The regulation of NGOs is a big step in the right direction for the nation. In other civilized climes and more developed societies such as the United States of America and the United Kingdom, NGOs are regulated as a matter of due process and not muzzled as speculated by the antagonists of this bill. In fact, it is highly impossible to float an NGO without proper and detailed accountability in the United States. It is also correct that while anyone can register an NGO in the United States, the founder or founders must publish an audited annual account to the Internal Revenue Service (IRS) to retain the status of the NGO. The IRS can also conduct a spot audit of the NGO like it does to every individuals or corporate entities in the US.

 

Similarly, in the United Kingdom, NGOs are regulated by the Charity  Commission for England and Wales. The Charity Commission is an independent, non-ministerial government department accountable to the UK Parliament. This body registers eligible organizations, take enforcement actions, ensure that charitable organizations meet their legal requirements and makes appropriate information about charitable organizations generally available to the public.

It is thus an appropriate step in the right direction for the country to emulate these advanced countries by establishing a regulatory body for NGOs. The responsibilities of the proposed NGO Regulatory Commission do not differ from that of the UK’S Charity Commission. The composition of the members of the Commission can however be spread across the major stakeholders in the NGO sector; this will effectively mean that the Commission will be comprised of knowledgeable individuals who are well experienced with respect to the workings of the NGO. It is hard to see how these set of people will work against the interest of a sector that they have labored hard to build over the years.

As I have advanced for the umpteenth time, one of the reasons NGOs have received so much attention of late is that they are perceived to be able to do something that National Governments cannot or will not do. However, there is the need for Government to maintain control over these NGOs precisely because of their access to funds which needed to be accounted for. It is important for government to know the financial strength of every NGOs, how funds are sourced, the sources of the funds, what purpose it is used for and must also be audited to avoid corrupt tendencies and block funding of terrorism and civil unrest, ethnic rivalry among others.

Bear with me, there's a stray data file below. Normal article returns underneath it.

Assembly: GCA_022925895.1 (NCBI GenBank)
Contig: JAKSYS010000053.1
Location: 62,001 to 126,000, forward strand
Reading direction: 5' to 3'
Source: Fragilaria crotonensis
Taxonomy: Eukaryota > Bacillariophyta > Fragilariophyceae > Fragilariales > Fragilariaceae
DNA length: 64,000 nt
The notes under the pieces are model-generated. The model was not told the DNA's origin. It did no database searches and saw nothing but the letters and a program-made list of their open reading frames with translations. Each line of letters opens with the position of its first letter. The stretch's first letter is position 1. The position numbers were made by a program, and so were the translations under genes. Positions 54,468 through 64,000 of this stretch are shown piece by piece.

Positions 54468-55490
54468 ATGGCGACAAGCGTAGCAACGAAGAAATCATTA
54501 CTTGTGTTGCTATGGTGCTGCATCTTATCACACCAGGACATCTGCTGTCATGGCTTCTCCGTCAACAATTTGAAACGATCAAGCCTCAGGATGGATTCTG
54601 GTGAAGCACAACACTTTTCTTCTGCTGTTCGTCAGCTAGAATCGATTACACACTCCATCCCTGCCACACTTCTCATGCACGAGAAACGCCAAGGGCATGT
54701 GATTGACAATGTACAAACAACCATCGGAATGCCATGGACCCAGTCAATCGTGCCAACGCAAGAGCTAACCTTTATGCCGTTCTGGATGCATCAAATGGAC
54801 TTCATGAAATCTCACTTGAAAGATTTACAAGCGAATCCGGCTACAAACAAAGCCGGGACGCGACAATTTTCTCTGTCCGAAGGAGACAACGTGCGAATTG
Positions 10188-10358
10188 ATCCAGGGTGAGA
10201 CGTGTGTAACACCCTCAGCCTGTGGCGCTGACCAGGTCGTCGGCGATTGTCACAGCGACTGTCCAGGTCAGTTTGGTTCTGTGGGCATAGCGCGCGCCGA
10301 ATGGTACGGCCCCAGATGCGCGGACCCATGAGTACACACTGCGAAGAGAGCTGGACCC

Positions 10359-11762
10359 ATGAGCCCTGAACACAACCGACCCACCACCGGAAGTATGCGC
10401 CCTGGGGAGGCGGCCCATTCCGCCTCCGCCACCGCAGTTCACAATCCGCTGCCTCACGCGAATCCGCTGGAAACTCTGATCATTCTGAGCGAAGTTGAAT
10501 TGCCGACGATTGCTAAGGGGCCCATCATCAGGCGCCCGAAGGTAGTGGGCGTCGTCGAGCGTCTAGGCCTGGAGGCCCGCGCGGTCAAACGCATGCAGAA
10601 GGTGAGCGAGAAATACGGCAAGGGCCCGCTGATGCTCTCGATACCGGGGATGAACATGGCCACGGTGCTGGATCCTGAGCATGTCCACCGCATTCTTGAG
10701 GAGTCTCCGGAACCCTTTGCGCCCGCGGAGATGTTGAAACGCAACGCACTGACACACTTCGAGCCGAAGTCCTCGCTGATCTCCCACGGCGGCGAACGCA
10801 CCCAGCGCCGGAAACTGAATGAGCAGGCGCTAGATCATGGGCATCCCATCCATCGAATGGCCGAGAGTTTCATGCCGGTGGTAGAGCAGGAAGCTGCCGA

Presently, we have shylock businessmen, traffickers, and dubious individuals whose sole aim is to exploit the public masquerading as owners of NGOs and labeling themselves as activists thereby using this medium to confuse, mislead and defraud unsuspecting members of the public. This ugly trend must be checked without further ado to enable us separate the chaff from the wheat.

I, therefore, posit, without equivocation, that rather than the proposed bill being labeled as ‘the worst piece of legislation since return to democracy in 1999’, it could be modified to become the best. Even whilst agreeing that some modifications to the stated provisions of the Bill are needed and welcome, I have a firm conviction that there should be a regulatory framework for NGOs and CSOs. To allay any fears of hijack, I will further suggest that NGOs should be made accountable to the National Assembly in the same mould that Public Complaint Commission is presently constituted.

I urge Nigerians to please get in touch with ourselves and ask what exactly do we want from this country. I further urge us to reach the conclusion that the greatness of Nigeria and indeed the black race, rests on how much we are ready to concede from our hardened positions.

In conclusion, I hereby reiterate that the vehement attack on the bill is, to say the least, surprising and unwarranted and leaves a bad taste in the mouth and fear in the heart. This bill which is intended to regulate the NGOs will no doubt reposition it for optimal performance.